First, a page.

* When confronted with findings that seem to confute his theory, Habermas is unfazed. He reads the “contradicting data as indicators of contingent constraints that deserve serious inquiry and. . .as detectors for the discovery of specific causes for existing lacks of legitimacy” (Habermas 2006, p. 420). His article is pointedly subtitled “the impact of normative theory on empirical research.” It implicitly relegates empirical research to the job of being merely a helping hand. In that role, it poses no risk of becoming a disruptive voice in the deliberative project.

* Groups such as juries that are charged with reaching consequential decisions often polarize…

* The most systematic study of the capacity of deliberation to produce just outcomes in actual political settings finds no significant relationship between the quality of the discourse (as measured by the index cited above) and weak egalitarian decisions (as indicated by the extent to which they help the least well off). The outcomes seem to be best explained by the pre-existing preferences of the majority, which may suggest that the distribution of power has a greater effect than the quality of the reasoning.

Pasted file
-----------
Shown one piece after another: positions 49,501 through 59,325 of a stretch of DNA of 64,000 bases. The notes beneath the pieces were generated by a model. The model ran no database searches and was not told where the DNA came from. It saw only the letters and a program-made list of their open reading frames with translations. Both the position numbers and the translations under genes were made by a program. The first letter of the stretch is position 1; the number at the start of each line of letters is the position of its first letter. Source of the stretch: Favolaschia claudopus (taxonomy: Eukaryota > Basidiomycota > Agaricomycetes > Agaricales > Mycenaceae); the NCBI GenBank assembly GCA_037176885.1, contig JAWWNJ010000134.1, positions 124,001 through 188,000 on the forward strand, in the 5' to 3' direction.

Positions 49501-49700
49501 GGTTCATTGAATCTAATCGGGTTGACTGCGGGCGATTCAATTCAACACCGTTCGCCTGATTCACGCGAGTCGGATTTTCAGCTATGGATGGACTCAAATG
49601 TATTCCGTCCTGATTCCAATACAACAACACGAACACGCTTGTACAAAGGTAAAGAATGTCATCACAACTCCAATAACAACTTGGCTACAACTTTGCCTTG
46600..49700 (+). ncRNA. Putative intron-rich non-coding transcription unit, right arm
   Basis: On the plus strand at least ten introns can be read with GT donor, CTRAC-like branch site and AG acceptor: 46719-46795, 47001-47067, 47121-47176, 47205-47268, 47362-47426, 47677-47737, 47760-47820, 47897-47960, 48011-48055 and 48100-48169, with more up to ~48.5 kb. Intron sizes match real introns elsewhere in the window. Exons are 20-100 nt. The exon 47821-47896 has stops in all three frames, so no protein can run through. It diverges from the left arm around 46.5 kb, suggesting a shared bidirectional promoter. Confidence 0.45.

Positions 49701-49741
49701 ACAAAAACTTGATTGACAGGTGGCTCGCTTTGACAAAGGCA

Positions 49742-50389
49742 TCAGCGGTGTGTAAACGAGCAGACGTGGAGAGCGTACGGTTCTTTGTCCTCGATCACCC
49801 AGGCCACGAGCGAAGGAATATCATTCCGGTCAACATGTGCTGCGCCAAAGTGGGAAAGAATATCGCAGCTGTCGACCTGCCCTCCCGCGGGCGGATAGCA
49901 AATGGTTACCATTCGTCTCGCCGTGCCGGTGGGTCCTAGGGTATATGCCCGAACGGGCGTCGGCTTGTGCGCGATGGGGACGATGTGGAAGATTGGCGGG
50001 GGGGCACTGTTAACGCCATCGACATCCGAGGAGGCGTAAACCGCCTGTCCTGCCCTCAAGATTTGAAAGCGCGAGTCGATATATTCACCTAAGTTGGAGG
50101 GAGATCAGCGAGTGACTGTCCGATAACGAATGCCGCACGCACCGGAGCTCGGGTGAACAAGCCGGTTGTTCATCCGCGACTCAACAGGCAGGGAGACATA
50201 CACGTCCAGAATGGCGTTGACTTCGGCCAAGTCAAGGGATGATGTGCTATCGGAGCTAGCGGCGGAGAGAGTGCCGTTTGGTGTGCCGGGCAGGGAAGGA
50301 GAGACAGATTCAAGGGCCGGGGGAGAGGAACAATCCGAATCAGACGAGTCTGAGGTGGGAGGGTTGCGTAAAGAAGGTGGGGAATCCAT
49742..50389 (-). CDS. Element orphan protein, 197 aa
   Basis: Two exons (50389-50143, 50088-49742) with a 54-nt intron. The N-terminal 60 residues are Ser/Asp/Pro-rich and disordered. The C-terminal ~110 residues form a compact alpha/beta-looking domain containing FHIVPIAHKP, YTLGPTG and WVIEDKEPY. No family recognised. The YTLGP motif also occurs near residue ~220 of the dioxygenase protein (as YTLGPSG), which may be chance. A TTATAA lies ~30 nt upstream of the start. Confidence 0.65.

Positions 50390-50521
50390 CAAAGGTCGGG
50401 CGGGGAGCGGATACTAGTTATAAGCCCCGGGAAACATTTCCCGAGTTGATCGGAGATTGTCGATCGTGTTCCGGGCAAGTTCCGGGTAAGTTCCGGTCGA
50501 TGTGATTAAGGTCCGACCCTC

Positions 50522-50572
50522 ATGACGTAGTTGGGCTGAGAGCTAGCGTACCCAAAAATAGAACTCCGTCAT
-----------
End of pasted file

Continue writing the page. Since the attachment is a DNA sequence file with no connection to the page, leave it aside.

* In many cases, politicians who deliberate in private are more inclined to make candid arguments, recognize complexities, and offer concessions (see Chambers 2004, 2005). Moreover, even if private discussions present more opportunities for capture by special interests and for collusion among parties against the public interest, greater transparency often does not help, simply because most citizens do not pay attention…

* Publicity can promote (a) rationality—justifying one’s beliefs, articulating premises and conclusions, taking account of opposing points of view; (b) generality—appealing to the common good or the general interest; and (c) plebiscitary reason—appealing to what seems to be the common good, but with “shallow, poorly reasoned pandering to the worst we have in common” (p. 260). Public forums, she suspects, are more prone to irrationality and plebiscitary reason, whereas private discussions are more vulnerable to capture by special interests and may not even avoid plebiscitary reason completely…